Several words and phrases will be used often in ECE 291 and throughout this manual. You should learn their meanings. Only partial definitions are given here. A complete discussion of some words would require several pages of explanation.
This is the set of 8-bit codes (including a parity bit) assigned to all the keys on the keyboard, including upper/lower case, punctuation and other symbols, and special communication control characters. Within your program, characters received from the keyboard or sent to the display are encoded in ASCII, even numerical digits such as 5, whose ASCII code is 35 (hex). Note, however, that the direct signals between the PC and the keyboard or the display are generally encoded in non-ASCII forms special to their use. See the ASCII tables for a complete listing of ASCII codes.
The process of translating an assembly language program into machine code so it can be executed by the PC. This is done by an assembler (in our case, the Netwide Assembler, NASM). The file generated by this process is called an object file, and has the extension .OBJ.
The language used for writing programs for the PCs in ECE 291. Assembly language is a low level language, just one step up from the computer's native language, machine code.
A logical grouping of files on a disk for the purpose of organizing files. Each directory can contain files and/or other directories, so a hierarchy of files and directories can be created.
Usually a 3.5 inch removable media. A double-sided, high density diskette can hold about 1.44 MB of information in magnetic patterns on the surface of the disk. (MB stands for MegaByte, which is approximately 1 million bytes). Each PC in the lab has one 3.5 inch disk drive. Historical note: These used to be called floppy disks, because of the earlier 5¼ inch diskettes, which had floppy paper casings instead of hard plastic.
The process of creating a file or changing the contents of a file. There are several text editors available in the lab, including gvim, EMACS, and EDIT.
The time at which the linked-together code is actually being executed by the computer (as opposed to assembly time, when the program is being translated into machine code).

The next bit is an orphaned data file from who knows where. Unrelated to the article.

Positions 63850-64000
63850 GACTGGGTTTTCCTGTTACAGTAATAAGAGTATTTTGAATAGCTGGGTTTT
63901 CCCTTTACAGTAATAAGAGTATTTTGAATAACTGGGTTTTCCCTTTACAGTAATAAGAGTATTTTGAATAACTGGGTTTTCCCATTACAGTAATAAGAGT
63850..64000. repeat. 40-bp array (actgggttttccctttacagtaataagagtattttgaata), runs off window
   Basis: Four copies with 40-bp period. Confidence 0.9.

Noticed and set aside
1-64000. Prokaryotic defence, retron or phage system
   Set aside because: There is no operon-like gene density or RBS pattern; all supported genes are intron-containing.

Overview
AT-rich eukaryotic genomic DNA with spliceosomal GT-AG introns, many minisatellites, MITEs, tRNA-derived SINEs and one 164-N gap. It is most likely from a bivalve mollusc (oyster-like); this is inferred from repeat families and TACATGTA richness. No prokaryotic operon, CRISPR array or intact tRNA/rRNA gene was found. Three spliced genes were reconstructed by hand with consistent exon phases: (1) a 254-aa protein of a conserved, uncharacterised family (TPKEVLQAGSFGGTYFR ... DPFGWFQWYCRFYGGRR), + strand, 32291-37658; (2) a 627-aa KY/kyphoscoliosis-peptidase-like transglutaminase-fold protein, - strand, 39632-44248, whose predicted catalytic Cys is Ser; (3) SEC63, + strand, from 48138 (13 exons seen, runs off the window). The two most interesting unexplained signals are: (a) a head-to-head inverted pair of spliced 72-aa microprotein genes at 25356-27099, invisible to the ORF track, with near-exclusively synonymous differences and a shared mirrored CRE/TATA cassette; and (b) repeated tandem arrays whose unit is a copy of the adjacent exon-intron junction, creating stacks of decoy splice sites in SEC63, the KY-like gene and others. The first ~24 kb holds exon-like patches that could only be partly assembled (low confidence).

A unit of information stored on a disk. Each file has a specification of the form filename.extension, where the filename identifies the file, and the 3-letter extension identifies the file type. Some standard extensions are:
An optional output file from the assembly process that shows how the assembly language program has been translated into object code. A listing file has the extension .LST.
The process of combining (i.e., linking together) the object code modules (object files) of previously assembled program elements into a complete, executable program. The elements linked together might consist of your program and library subroutines. The final executable file has the extension .EXE or .COM; it can be loaded into the memory of the computer and executed.
The file produced by an assembler in the translation of a source file. The object file contains the binary encoding of the instructions and information about global symbols. It must be combined with other object code modules to form executable code. Object files have the extension .OBJ.
The control program that supervises and controlsthe operations of the computer system. The operating system in the lab is Windows 2000, but most of what we'll be using in ECE 291 is a precursor to Windows called DOS (Disk Operating System) that is emulated by Windows 2000 in the Command Prompt.
A device which prints text and/or graphics on paper. You can use the printers in the lab to produce hard copies of your programs and other files.
A message displayed at the beginning of a line by a program to request a response from the user. DOS prompts for commands with the current disk drive and directory name followed by an angle bracket (e.g., D:\MYFILES〉).